I've been thinking about the perception of hacking in the wider non nerdy, non dorky or geeky community and thought I should write up my thoughts.
We use 'hacking' in many different ways with the spaces I mix in, and we understand the difference between, black and white hacking, creative and destructive etc, but I feel these subtleties are *not* recognised by many others and that the perception of hacking is always negative. Maybe I'm wrong, I have done no scientific analysis of the subject, but anyway 'hacking' is the word and I feel it could be useful to improve understanding of the phrase rather than avoiding it.
To help get the message across in the correct way I am thinking that we can divide "HomeCamp Hacking" into two types, formal and informal.
Formal in this terminology it is changes to the house, the home, the lifestyle enacted in the way a normal community person would want to undertake after having acquired a 'standard' property. The purchasing of items and services from shops (such as B&Q), suppliers and installers.
The items may be modified in small ways, e.g. material made into curtains, lampshades decorated with beads, spotlights creatively placed. I would include the use of standard item in a unintended way, such a intercepting a wireless signal with software patch. Even using a video-sender is modifying the function of the home in hacking sort of way.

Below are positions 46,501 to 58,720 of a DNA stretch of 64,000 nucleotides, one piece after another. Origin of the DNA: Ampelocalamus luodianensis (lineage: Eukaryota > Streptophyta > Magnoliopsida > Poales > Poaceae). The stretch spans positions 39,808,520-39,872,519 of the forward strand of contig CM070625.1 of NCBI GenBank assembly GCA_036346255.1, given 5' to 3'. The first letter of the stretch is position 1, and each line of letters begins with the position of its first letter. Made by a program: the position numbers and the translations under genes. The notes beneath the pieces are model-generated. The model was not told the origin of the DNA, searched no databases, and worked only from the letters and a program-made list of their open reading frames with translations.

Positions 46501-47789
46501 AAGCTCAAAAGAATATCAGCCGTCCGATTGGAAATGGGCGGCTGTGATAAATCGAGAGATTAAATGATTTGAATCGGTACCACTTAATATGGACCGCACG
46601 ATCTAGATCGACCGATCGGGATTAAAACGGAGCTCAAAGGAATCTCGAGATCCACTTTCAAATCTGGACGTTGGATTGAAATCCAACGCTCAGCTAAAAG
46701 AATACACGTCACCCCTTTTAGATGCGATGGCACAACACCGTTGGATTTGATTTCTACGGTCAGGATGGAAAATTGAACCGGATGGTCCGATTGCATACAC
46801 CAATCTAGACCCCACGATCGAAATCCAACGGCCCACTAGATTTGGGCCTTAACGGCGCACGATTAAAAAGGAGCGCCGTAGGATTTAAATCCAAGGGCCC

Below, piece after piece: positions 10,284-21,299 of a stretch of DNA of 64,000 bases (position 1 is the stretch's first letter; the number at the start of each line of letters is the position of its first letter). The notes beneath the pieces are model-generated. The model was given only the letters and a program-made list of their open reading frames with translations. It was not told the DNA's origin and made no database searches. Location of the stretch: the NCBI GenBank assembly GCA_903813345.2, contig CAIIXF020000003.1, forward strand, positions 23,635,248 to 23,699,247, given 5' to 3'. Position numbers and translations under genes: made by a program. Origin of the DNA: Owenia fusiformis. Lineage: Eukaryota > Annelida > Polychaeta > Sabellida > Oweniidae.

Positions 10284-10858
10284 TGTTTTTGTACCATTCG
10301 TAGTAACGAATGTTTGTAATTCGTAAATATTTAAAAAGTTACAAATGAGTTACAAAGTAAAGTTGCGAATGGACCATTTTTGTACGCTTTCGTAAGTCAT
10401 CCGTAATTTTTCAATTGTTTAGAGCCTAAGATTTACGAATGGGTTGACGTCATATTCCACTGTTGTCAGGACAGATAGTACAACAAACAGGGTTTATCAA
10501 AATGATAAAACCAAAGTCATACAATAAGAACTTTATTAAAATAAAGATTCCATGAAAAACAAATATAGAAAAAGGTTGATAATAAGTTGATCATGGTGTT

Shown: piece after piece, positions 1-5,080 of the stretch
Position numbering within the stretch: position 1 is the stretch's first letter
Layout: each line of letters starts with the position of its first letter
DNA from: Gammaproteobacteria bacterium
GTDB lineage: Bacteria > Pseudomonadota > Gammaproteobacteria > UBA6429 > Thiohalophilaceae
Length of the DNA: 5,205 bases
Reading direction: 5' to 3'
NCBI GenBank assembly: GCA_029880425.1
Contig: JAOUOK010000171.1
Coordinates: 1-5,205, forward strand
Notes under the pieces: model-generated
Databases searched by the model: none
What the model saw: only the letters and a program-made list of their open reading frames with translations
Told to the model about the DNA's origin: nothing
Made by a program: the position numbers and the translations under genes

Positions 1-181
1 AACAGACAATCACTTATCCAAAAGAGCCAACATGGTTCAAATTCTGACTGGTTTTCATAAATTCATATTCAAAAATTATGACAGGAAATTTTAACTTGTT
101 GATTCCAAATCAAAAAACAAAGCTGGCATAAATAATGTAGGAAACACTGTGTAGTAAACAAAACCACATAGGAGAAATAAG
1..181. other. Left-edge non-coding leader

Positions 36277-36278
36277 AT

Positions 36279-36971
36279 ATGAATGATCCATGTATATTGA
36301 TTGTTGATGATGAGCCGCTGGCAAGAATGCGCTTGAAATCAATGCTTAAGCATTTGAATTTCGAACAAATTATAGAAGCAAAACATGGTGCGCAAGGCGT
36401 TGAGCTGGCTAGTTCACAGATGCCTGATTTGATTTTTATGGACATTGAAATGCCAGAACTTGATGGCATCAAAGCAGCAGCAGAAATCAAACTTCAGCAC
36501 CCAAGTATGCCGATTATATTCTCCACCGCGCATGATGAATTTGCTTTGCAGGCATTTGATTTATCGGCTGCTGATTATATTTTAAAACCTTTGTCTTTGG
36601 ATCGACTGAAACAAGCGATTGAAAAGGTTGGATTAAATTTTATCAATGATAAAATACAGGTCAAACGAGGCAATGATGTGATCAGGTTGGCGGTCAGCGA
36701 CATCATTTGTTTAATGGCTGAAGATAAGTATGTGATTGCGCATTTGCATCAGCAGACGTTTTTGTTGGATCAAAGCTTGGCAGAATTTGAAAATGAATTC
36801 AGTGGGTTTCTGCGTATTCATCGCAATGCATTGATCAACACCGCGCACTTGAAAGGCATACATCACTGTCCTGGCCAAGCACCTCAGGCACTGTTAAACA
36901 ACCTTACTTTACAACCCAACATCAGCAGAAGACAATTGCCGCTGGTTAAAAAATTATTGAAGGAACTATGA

Informal is the alternative approach using technology to that is not available "off the shelf", but can be created by modifying an existing product or building a new product from components. This area includes Arduino microcontrollers, sensor chip and components, making tables from tree trunks, solar walls, etc.
By connecting Formal and inFormal hacking groups there are opportunities start-up businesses to form, for commercial companies to *improve* their products and much more.
My Take on HomeCamp ( embodied in the regular podcast available via http://homecamp.mikethebee.com) is strongly influenced by this thinking.
Let me know what you think!